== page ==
RVing the Florida Keys


The Florida Keys are a series of tropical islands that stretch off the southern tip of Florida. To visit them, you will drive along the Overseas Highway, which runs from Florida City down to Key West, which is the southernmost point in the continental United States.

Key West is a great end point for your vacation, with its many restaurants, bars, and the Ernest Hemingway Museum. Along the way down, you’ll find several state parks that are perfect for RV camping as well as for snorkeling, scuba diving, fishing, boating, hiking, and relaxing on warm stretches of white sand. You’ll also enjoy stargazing at night as you get further from Miami.

Stargazing at Curry Hammock State Park. Photo credit floridastateparks.org

Part of the adventure of visiting the Keys traveling the Overseas Highway, surrounded by blue ocean on both sides. You’ll cross 42 bridges, including the famous Seven Mile Bridge which is one of the world’s longest segmental bridges.

State Parks in the Keys with RV Camping

In the Upper Keys is Biscayne National Park, which is an important conservation site for many species, including 16 endangered ones. These include manatees, sea turtles, swallowtail butterflies, and sawfish.

John Pennekamp State Park

A little further along is the John Pennekamp State Park. A prime location for camping, this park is home to one of the few living coral reefs that remain in America. You can see the rich diversity of sea life through a guided glass bottom boat tour or go snorkeling or scuba diving. No problems if you didn’t bring your own gear, the campground has a dive shop where you can buy or rent what you need. There is also a boat ramp, a dock, a playground, and two beaches.

Paddling at John Pennekamp State Park.

Visitors to John Pennekamp should keep their eyes out for the playful and inquisitive iguanas.

Curry Hammock State Park

In the Middle Keys, you will want to stop at Curry Hammock State Park. This is a marvelous place for paddlers as the Florida Circumnavigational Saltwater Paddling Trail passes through the park. You’ll be able to rent equipment if you didn’t bring your own.

In addition to paddling, there are several trails for hikers and cyclists to enjoy, including the Florida Keys Overseas Heritage Trail. Birding is also a popular activity at the park, which hosts an annual Hawk Watch.

RV camping at Curry Hammock State Park. Photo credit floridastateparks.org.

Amenities for campers include solar-powered showers and restrooms, a playground, picnic tables, grills, a dump station, and electric hook-ups.

Bahia Honda State Park

When you reach the Lower Keys, you’ll discover the Bahia Honda State Park. Thanks to its proximity to the Looe Key National Marine Sanctuary, this park has an incredible diversity of sea life, making it a wonderful place for snorkelers and divers. While swimming above the beautiful living coral reef you will see species that include parrotfish, surgeonfish, butterfly fish, angelfish, jacks, grunts, and barracuda.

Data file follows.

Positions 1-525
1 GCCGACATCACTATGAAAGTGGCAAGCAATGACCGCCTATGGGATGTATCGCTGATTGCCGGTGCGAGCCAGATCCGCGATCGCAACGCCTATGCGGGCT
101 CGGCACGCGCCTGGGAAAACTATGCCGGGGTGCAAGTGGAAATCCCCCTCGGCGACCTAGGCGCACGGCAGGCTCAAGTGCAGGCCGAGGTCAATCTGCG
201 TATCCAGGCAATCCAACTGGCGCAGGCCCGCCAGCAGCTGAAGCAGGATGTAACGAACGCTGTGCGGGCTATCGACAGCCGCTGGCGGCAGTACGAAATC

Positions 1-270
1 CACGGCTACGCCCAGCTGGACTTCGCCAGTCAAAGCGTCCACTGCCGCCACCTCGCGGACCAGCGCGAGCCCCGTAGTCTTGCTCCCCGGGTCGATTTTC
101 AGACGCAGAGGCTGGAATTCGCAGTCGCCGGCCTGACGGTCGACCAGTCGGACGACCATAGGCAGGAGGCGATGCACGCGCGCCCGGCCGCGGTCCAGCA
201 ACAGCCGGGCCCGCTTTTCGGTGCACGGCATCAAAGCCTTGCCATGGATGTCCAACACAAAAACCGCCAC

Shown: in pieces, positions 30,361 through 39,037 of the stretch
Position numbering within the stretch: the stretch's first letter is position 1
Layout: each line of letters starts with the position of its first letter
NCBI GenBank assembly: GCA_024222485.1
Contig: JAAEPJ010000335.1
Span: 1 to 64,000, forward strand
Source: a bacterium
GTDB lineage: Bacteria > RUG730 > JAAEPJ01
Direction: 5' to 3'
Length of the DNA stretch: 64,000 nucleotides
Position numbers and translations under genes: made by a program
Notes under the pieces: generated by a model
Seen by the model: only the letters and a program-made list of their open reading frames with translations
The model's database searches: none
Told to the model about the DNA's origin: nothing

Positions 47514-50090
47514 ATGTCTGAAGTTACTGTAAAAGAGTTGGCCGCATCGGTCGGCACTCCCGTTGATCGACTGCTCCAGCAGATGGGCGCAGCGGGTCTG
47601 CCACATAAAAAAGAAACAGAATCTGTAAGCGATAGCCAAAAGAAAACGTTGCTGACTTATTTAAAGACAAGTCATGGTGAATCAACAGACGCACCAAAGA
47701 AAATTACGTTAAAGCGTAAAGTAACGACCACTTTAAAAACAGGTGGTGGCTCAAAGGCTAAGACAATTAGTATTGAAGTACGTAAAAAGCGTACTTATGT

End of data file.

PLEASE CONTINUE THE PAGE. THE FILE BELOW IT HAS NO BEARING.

Paddling at Bahia Honda State Park. Photo credit floridastateparks.org

At night, you will have amazing views of the night sky. Bahia Honda State Park is known as a dark-skies location thanks to the lack of light pollution, making it a great place for amateur astronomers.

Campers will appreciate the amenities which include restrooms, water at each site, a camp store, and a boat launch. There are gear rentals and guided tours of the reef.

Must See Stops in the Florida Keys

A few other places you may want to visit as you drive along the Overseas Highway include the Turtle Hospital in Marathon. Since it opened in 1986, this charity has helped over 1,500 injured sea turtles. You can take a guided tour and see a short presentation.

For dolphin lovers, the Dolphin connection in Duck Key allows visitors to get up close and personal with these amazing mammals in a saltwater lagoon. There are also dolphin programs in Key Largo and Islamorada.

Marathon Dolphin Research Center.

In addition to all the wonderful activities, the Keys are also a great place to enjoy some delicious food, particularly seafood. You can try snapper, grouper, mahi mahi, wahoo, conch, calamari, and many other delicious varieties. A few that are specific to the Keys include Key West pink shrimp, the hogfish (a milder type of snapper) and the Florida spiny lobster. For dessert, there is Key Lime pie. Made with the juice of the Key lime, you’ll find this tartly sweet confection to be addictive.

As you can see, the Florida Keys is a perfect destination for RV camping. To prepare for your trip here, make sure to pack bug spray, and reef-safe sunblock. To protect the coral reefs, only biodegradable sun lotion is allowed. Also make sure to pack a shady hat and fill your cooler with electrolyte rich drinks. As the climate is warm and humid, it is important to stay hydrated.

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